During the Eldritch Moon (EMN) prerelease events, Shadows Over Innistrad (SOI) boosters faced a similar situation and they dropped from over 3 tix to 2.4 tix. They subsequently recovered to over 3 tix after the opening of draft queues that would accept boosters as part of the entry fee. Catching the bottom on KLD boosters has the potential to be profitable, but it will be tricky.

A very safe buying level will be in the 1.1 to 1.3 tix range, which I expect to mean that 1.4 to 1.6 tix for KLD boosters will be a good price to buy these at. I will be looking at the market price over the course of that last weekend in January. If prices are behaving in the way that I expect, then I will be a buyer at that time. If the price remains around 2 tix, I will not be participating in this particular strategy.

A much safer move will be to buy Aether Revolt (AER) boosters during prerelease events. Since these events require tix or play points to enter, boosters will be discounted relative to their normal value. Any AER boosters priced below 3 tix represent a favorable buying price. They will sell on the market for over 3.2 tix once prerelease events conclude, so players and speculators alike should feel comfortable in building up their stash of these boosters. Balancing the time commitment versus the expected payoff is a decision everyone has to make for themselves, but this is a proven strategy for grinding a few extra tix.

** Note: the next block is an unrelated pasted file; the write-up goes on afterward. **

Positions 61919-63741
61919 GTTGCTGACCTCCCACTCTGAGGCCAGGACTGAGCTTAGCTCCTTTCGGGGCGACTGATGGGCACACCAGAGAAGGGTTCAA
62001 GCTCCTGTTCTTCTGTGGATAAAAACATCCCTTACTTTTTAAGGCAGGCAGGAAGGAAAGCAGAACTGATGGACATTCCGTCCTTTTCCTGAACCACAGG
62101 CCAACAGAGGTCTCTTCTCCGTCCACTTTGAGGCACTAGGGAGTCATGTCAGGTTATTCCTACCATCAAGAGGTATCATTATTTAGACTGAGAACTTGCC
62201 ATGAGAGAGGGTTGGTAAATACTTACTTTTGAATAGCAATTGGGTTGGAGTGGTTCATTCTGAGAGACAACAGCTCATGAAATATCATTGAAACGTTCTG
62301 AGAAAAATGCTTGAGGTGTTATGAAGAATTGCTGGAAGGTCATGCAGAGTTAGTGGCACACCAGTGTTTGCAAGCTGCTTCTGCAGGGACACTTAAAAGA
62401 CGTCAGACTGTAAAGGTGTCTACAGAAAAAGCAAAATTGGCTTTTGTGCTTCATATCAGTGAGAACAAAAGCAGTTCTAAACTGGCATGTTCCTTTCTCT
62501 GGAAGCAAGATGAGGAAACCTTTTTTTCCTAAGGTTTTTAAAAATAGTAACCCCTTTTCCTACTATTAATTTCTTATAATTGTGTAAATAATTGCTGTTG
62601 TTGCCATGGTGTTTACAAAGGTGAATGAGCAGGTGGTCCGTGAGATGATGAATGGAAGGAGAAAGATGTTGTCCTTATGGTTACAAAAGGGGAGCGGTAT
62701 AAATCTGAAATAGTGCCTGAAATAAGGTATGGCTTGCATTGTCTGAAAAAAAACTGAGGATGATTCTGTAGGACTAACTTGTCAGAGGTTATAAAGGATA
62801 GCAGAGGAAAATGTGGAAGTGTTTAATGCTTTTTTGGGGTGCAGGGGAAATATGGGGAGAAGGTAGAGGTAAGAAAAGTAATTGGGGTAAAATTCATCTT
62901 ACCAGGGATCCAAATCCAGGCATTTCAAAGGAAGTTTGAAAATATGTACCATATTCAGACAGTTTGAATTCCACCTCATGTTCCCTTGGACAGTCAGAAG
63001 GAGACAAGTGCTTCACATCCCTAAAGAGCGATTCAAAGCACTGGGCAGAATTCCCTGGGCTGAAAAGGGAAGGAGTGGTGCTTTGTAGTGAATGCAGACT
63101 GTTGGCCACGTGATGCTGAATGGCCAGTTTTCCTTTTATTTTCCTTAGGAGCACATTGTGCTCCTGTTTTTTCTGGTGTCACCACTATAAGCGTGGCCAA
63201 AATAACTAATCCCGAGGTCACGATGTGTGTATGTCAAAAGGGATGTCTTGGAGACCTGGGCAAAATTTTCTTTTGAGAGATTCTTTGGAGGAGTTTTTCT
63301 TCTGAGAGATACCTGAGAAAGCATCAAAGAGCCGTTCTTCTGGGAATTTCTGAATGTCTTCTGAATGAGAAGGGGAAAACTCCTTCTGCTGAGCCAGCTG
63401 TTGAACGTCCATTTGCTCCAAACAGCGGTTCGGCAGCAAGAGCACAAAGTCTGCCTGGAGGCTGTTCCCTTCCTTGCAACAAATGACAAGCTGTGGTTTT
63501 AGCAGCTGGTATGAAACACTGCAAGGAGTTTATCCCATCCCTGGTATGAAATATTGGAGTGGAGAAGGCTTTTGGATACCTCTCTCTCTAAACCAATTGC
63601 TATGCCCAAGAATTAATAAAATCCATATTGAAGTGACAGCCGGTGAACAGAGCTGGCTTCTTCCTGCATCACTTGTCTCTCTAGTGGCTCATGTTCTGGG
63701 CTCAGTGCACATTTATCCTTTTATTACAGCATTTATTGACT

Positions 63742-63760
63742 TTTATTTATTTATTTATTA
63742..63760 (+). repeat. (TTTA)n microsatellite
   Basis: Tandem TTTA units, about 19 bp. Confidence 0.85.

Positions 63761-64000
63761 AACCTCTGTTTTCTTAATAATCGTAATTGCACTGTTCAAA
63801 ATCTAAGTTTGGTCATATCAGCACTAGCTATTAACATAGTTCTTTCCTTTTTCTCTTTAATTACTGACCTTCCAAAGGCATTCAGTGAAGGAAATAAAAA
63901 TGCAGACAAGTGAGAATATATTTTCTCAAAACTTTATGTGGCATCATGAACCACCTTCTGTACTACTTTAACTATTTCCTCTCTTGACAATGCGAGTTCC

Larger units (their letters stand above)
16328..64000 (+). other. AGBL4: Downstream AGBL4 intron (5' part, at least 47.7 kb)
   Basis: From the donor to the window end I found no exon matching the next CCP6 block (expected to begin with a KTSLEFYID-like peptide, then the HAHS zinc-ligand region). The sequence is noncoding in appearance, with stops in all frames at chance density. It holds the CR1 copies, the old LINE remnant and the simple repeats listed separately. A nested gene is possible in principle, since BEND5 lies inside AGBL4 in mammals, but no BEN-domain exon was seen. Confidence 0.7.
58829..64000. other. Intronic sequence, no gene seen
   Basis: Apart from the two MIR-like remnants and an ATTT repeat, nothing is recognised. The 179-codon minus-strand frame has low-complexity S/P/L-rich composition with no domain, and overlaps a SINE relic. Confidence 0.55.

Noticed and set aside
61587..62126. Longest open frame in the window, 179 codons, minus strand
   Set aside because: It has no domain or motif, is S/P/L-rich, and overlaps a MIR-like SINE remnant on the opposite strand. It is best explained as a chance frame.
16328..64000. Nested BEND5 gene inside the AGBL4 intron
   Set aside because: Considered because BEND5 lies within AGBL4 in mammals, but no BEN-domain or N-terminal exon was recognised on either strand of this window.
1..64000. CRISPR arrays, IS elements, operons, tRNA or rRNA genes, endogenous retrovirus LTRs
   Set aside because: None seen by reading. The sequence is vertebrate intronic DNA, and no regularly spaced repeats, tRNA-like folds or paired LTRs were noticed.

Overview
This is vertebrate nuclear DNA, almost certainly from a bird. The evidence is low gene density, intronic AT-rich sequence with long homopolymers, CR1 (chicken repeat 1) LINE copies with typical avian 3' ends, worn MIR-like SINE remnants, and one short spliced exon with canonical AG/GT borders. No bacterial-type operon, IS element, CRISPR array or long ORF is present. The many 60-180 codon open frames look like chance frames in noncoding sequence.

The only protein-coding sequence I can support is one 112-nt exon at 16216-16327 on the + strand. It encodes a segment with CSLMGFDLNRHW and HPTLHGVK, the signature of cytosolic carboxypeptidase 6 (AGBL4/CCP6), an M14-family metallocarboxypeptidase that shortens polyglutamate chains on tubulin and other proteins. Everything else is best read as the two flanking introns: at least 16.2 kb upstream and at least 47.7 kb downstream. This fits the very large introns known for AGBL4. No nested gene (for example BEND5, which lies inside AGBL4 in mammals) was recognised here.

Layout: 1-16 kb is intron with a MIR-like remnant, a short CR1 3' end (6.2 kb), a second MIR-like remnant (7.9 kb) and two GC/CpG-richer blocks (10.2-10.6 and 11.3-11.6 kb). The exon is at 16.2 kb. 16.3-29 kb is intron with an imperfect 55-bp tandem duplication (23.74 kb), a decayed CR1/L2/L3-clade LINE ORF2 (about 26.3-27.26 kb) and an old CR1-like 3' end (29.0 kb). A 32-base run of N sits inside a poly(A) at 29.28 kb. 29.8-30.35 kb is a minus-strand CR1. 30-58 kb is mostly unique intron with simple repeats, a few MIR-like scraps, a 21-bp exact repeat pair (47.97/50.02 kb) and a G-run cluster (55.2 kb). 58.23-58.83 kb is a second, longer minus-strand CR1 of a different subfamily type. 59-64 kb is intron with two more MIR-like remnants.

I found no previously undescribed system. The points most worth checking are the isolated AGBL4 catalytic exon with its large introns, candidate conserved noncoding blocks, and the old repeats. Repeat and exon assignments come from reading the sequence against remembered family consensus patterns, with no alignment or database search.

The weekend after the MTGO prerelease features Pro Tour Aether Revolt in Dublin, February 3-5. With AER cards only being online for a little under ten days, the coverage of Standard constructed from Dublin will drive large price swings in the new cards. There's going to be a new card that makes a big splash during the coverage of this event, and that will push the price of that card upward. For Pro Tour Kaladesh back in October, we saw Torrential Gearhulk more than double over the course of that weekend.

Speculators seeking to try their hands at short-term strategies should look to establish their positions before coverage of the Standard rounds begins. It's easier to buy up cards when there are less market participants trying to do the same thing. Since Dublin is five hours ahead, those in the Eastern Time Zone will get to see the early coverage as they are tucking into their breakfast. Getting your cards on the Thursday or Friday morning at the latest will give you the chance to establish your position before prices get volatile. Identifying which cards to buy is an exercise to explore at the end of January after the repercussions of the new cards on the Standard metagame have started to materialize.